One could easily concede that there has been a US precarity discourse while retaining the force of the argument, that there have been mass mobilizations in Europe with no analog in the US. Bracketing the recent immigration mobilizations last May Day, let’s assume this is true. Why is this so? I contend that this is so because many of the processes of precaritization opposed currently in Europe have long been the case in the United States. The welfare state in the United States never reached the level of the welfare state in Europe, and attacks on the welfare state in the US in the 80s and 90s eroded it further. Thus, what I called precarity in the area of consumption has existed in the US for a long time. In production precarity has long been the case as well. Labor law in the United States has been weaker than that in other countries in many respects for at least the majority of the 20th century, with the doctrine of “at will employment” predominating. Recent European and Australian reforms in labor law are characterizable as the “Americanization” of their labor law. Furthermore, the enforcement provisions and resources of the relevant state administrative bodies that oversee labor law have never been strong in the US.

What is in common between the US and Europe is the growth of part-time and temporary work, and “nonstandard” work hours. Other changes in the US have accompanied changes in Europe but they have been less drastic, because conditions that serve as bulwarks against precarity at the institutional level were never as advanced in the US as elsewhere. In Europe recently there has been a more drastic set of changes, more widely operating precaritization processes. Anti-precarity movements have had more to crystallize around as a result.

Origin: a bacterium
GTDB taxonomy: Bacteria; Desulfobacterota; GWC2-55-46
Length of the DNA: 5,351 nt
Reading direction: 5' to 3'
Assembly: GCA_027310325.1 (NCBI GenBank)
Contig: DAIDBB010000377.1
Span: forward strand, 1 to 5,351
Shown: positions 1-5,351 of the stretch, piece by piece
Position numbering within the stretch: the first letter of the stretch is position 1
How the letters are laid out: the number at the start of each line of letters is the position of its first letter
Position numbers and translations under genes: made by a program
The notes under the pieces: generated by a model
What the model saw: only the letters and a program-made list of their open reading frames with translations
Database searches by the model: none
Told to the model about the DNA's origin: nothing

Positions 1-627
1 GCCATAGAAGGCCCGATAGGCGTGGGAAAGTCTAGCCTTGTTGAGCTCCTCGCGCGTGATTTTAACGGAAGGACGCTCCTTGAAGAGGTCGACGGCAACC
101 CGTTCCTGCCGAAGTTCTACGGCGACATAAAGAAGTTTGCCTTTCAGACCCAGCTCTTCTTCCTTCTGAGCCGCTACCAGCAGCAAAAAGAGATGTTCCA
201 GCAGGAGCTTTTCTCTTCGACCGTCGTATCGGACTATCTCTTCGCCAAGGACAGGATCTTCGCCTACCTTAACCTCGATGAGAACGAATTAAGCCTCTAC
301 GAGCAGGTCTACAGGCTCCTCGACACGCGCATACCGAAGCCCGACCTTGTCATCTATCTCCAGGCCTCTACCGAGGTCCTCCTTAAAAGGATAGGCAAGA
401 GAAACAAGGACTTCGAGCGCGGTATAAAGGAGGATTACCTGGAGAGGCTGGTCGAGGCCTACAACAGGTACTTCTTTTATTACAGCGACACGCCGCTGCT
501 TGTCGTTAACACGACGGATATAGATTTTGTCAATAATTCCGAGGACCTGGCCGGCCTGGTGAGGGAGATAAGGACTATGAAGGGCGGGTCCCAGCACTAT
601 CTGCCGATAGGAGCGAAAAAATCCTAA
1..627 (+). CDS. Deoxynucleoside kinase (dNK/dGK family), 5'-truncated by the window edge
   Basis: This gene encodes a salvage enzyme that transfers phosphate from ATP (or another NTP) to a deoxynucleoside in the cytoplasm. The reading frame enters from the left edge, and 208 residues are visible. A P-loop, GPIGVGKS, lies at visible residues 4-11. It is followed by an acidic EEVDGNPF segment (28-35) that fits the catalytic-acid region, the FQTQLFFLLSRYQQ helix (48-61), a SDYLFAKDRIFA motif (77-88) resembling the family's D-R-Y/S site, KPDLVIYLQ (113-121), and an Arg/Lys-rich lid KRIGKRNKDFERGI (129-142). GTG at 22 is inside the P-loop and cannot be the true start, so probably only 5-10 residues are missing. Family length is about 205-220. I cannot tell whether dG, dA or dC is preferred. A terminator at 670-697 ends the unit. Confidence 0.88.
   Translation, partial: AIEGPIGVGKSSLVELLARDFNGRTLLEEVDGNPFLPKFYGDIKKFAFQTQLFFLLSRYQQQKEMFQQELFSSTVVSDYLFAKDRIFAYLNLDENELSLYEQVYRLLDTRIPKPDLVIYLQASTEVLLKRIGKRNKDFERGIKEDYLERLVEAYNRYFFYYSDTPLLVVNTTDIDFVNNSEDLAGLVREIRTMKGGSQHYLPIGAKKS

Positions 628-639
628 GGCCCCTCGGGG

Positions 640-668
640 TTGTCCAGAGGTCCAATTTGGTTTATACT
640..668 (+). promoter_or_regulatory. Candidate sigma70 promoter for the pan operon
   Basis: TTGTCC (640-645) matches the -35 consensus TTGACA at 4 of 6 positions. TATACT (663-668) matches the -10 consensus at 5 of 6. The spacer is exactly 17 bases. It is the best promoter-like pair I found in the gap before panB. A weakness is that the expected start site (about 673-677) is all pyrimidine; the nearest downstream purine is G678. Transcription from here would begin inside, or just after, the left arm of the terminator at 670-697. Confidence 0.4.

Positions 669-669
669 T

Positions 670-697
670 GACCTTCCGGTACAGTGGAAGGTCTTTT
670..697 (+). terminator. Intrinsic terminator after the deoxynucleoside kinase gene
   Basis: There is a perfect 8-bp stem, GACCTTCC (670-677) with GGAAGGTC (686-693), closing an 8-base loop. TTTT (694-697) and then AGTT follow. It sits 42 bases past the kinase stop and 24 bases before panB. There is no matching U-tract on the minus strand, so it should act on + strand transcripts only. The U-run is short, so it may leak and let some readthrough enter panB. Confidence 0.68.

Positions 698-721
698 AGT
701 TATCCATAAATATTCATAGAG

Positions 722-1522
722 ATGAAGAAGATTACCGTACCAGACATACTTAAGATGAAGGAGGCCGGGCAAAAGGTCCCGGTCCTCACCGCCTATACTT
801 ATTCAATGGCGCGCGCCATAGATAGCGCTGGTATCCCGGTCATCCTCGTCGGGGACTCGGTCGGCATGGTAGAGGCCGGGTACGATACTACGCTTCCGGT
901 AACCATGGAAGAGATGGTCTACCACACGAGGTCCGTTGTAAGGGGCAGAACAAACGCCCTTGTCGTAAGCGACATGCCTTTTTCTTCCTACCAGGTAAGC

I also want to stress that institutional factors are not the only conditions creating relative security or precarity. At least as important is an organized working class. Laws routinely go unenforced in many US workplaces because employees are not aware of the law, or do not have the power to enforce the letter of the law. In other US workplaces, collective organization has been able to impose better conditions and wages which create relatively greater security. [FOR EXAMPLE, THE TROQUEROS – INCLUDE DETAILS.] Overemphasis on institutional factors has been a problem in some parts of the European anti-precarity movements [QUOTE CHAINWORKERS, DEMORADICAL STUFF], which amounts to a renewed social democratic project dressed up in a new idiom. If this project is able to achieve gains it will be as a result of the mobilizations and organization which occurs, not because of the demands themselves.